What the future holds for Zimbabwe

The Guardian‘s editors strike a hopeful note, telling us the money is where the power is:

[Mugabe] retains the army, but the generals will abide by the constitution. The [opposition] MDC gains control of the police, which is vital if elections are to be held in two years time. […]

[Mugabe’s] Zanu-PF are expected to retain control of the prisons and the prosecuting authorities. They fear that prosecutors, unleashed from their control, would do to them what they did to the MDC. But that still leaves the MDC not only with finance (they will be the conduit of the foreign aid package) but also the ministries which spend money, like health and education.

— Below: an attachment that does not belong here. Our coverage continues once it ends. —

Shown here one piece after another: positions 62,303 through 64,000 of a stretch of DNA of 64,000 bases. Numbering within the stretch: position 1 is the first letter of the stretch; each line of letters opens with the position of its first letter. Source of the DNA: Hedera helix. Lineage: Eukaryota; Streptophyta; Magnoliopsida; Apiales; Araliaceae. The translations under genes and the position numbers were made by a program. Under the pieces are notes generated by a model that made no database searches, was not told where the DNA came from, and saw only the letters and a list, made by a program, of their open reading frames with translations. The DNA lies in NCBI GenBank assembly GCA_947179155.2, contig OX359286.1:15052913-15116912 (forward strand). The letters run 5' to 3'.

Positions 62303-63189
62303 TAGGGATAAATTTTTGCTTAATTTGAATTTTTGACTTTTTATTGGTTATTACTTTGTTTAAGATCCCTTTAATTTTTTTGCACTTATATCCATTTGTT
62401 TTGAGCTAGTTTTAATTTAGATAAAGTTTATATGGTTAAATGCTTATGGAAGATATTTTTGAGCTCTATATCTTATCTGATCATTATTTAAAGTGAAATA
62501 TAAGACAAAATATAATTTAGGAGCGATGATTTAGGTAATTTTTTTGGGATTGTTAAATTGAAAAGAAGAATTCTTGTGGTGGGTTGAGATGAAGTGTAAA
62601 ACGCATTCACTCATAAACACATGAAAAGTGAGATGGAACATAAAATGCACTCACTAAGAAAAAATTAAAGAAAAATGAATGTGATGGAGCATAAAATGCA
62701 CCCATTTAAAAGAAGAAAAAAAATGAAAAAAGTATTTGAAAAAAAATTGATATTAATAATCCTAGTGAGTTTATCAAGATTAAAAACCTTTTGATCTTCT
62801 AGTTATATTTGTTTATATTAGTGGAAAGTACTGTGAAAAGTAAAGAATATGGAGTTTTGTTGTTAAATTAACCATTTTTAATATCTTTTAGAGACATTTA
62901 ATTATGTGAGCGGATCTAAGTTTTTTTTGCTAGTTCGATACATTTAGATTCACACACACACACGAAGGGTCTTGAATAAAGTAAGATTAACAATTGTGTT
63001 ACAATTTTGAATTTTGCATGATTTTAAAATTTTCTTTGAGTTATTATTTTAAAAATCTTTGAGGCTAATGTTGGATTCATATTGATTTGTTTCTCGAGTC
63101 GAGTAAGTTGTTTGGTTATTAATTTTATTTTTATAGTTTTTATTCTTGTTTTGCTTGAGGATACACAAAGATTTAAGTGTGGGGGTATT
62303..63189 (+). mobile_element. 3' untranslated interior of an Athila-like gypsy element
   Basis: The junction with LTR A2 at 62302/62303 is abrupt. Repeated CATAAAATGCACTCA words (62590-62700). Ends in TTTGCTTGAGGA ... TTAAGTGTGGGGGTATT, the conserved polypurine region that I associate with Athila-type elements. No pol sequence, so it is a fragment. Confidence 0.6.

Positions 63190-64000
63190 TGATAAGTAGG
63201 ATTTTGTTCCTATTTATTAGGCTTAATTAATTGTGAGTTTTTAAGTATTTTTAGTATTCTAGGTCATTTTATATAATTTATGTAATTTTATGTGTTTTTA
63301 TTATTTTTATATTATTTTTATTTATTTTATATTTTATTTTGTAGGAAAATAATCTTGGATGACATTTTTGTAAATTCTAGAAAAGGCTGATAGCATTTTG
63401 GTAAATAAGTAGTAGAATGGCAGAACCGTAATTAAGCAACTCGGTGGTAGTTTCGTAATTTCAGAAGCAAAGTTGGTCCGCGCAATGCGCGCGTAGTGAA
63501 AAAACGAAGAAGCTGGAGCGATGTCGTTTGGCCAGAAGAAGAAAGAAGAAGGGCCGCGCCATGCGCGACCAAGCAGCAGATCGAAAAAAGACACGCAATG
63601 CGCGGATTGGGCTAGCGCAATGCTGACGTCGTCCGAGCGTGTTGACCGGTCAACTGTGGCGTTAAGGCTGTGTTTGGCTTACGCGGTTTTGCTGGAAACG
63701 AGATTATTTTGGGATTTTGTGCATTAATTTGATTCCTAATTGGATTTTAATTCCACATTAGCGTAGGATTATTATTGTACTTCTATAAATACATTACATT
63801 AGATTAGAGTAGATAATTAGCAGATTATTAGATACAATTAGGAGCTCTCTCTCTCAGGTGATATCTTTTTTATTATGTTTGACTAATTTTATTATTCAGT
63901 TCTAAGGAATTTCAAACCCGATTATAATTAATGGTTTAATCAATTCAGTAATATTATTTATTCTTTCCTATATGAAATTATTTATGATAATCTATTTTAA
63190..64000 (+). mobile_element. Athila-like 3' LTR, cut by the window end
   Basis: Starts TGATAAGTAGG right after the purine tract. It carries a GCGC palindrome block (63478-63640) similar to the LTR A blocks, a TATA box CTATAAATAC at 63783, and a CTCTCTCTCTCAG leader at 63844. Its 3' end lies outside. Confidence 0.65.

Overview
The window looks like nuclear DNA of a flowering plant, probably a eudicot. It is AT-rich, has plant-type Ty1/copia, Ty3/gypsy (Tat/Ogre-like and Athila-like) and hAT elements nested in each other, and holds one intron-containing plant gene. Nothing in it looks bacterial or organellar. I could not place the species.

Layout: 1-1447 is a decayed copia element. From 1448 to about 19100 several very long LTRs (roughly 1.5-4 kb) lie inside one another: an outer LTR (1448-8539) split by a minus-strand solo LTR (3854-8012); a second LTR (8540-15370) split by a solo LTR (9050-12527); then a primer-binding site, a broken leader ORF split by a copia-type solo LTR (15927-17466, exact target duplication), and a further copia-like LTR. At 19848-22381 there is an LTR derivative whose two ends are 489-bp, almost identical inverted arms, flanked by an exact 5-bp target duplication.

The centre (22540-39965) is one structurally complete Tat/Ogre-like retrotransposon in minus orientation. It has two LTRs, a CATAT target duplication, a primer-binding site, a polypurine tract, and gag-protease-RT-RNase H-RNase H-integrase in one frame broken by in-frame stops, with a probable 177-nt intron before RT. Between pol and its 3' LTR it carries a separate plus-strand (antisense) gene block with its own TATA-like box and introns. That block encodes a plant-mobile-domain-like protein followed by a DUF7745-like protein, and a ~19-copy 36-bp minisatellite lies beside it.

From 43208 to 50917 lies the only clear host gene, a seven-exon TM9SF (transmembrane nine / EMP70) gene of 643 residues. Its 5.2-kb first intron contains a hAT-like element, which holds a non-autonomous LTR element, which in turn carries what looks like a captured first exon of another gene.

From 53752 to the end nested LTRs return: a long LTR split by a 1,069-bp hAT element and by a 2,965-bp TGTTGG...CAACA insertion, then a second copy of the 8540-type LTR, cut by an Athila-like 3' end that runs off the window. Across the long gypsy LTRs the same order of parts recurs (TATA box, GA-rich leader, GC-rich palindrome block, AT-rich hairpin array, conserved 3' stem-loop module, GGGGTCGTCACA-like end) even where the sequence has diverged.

This puts the former opposition movement into a position where power and influence will naturally flow to them. They will be the ones distributing food and relief to the hardest hit rural areas. No longer will Zanu-PF be able to starve villagers into submission. That, in itself, is change.

Elizabeth Dickinson at FP is less sanguine:

Then you add the backdrop, as seen in the above video coverage, and it becomes clear: Perhaps nothing but the paper has changed. […]

There were big smiles for the signing, followed by palpable tension. Outside, supporters of each of the two men threw rocks at one another. There’s a long way to go.

Readers: links and pointers to other editorials and analysis?